For the seventh and final time, the Centennial of the historic Vanderbilt Cup races was celebrated on New York’s Long Island last October. Just as 1910 marked the final running of W.K. Vanderbilt’s original seven races on Long Island, so was 2010 the last Centennial observance, commemorated along Museum Row in Garden City, N.Y., near the route of the original races, with runs by the ALCO-6 Black Beast that Harry Grant drove to Vanderbilt victory in both 1909 and 1910.
As well as demonstration runs by the Beast—some of which took famed Long Island racer and event guest of honor Janet Guthrie along for the ride—the event also included timed runs and a Provenance Concours for owners of other historic vehicles. “Our intention,” said event organizer Guy Frost, “was to show 100 years of automotive evolution, with emphasis on racing heritage, both on display and on the move.”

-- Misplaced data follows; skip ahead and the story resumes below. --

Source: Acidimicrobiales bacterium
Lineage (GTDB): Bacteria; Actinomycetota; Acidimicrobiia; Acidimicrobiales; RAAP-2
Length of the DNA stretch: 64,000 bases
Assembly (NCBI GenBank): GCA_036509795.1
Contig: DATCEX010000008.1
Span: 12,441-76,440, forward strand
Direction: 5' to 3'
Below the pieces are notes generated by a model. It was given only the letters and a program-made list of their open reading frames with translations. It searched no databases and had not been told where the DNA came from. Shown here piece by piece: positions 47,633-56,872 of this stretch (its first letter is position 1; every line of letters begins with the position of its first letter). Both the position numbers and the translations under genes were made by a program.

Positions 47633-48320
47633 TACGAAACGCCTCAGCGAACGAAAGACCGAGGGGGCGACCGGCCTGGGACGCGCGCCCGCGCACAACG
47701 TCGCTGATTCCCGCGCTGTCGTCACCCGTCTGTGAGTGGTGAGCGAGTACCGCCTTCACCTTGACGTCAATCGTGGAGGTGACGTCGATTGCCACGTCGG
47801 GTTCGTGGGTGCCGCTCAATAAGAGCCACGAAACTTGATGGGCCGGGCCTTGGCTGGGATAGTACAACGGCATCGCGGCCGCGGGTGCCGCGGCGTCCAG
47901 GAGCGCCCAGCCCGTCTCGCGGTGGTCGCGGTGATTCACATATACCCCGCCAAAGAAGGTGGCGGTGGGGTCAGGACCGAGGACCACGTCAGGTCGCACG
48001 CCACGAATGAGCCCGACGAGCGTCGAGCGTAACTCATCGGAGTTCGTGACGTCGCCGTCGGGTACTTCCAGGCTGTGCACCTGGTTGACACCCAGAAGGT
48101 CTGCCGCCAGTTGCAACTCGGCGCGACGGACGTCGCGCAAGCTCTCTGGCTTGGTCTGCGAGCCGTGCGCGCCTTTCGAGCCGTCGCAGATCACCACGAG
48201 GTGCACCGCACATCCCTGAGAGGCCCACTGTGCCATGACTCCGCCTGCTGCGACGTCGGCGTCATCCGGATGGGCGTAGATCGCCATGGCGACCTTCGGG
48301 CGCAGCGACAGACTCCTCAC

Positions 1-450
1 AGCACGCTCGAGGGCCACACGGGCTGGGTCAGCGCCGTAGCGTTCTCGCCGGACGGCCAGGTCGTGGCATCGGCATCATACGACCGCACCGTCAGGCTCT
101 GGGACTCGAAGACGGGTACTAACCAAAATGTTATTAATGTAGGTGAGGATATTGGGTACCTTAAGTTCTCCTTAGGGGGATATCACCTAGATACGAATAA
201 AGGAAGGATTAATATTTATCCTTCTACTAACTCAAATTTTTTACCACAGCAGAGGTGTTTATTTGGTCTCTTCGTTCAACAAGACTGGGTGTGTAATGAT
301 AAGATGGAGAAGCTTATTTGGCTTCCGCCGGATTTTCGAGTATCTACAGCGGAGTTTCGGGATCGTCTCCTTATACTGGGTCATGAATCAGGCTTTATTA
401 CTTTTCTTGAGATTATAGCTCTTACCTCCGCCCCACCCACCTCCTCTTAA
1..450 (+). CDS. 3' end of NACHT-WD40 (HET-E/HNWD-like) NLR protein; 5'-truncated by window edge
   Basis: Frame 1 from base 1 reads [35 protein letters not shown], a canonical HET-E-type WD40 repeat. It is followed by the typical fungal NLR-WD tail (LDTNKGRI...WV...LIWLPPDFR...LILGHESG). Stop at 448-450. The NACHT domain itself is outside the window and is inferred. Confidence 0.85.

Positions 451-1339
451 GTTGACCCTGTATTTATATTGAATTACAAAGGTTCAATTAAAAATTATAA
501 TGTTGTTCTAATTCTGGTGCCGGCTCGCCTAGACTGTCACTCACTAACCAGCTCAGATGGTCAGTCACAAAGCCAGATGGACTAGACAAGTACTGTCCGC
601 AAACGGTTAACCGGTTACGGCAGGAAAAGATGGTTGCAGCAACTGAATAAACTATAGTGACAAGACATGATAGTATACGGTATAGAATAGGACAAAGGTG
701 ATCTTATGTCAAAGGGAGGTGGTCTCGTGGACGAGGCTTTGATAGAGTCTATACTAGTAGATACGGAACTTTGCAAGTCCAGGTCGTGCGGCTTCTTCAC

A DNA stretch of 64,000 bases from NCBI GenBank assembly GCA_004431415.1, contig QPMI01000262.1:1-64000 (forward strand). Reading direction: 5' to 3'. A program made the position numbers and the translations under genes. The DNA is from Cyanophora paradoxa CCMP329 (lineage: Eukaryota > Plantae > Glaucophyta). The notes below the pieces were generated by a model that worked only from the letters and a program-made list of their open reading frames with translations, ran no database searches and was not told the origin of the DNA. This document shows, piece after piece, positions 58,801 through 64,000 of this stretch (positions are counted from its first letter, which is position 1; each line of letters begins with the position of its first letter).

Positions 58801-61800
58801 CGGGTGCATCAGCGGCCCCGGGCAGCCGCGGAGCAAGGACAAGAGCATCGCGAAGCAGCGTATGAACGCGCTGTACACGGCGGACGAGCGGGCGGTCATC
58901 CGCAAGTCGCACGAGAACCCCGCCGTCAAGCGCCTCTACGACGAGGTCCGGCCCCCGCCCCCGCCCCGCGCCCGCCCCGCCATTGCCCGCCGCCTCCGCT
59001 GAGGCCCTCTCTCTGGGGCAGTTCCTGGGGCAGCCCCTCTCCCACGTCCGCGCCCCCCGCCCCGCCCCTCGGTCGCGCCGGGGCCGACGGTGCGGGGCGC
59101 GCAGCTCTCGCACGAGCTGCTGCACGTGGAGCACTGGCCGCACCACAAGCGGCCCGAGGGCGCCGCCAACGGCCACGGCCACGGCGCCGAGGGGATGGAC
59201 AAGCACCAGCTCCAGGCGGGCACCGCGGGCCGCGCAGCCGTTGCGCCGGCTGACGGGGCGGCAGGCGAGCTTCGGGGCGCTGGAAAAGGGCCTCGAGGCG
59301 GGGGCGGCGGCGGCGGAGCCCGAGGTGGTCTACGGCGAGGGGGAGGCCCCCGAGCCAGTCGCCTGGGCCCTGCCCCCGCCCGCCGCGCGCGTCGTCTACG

Hosted by The Cradle of Aviation, New York’s premier air and space museum, the event included an exhibition of period photos and Vanderbilt memorabilia from the collection of Vanderbilt Cup scholar Howard Kroplick, who now owns the Black Beast, as well as a panel discussion featuring Kroplick, Guthrie and author/journalist Ted West.
With the Vanderbilt Cup Centennial celebrations now history, Frost and his organization are turning their attention to remembrances of Long Island’s Bridgehampton Race Circuit, details of which will be forthcoming.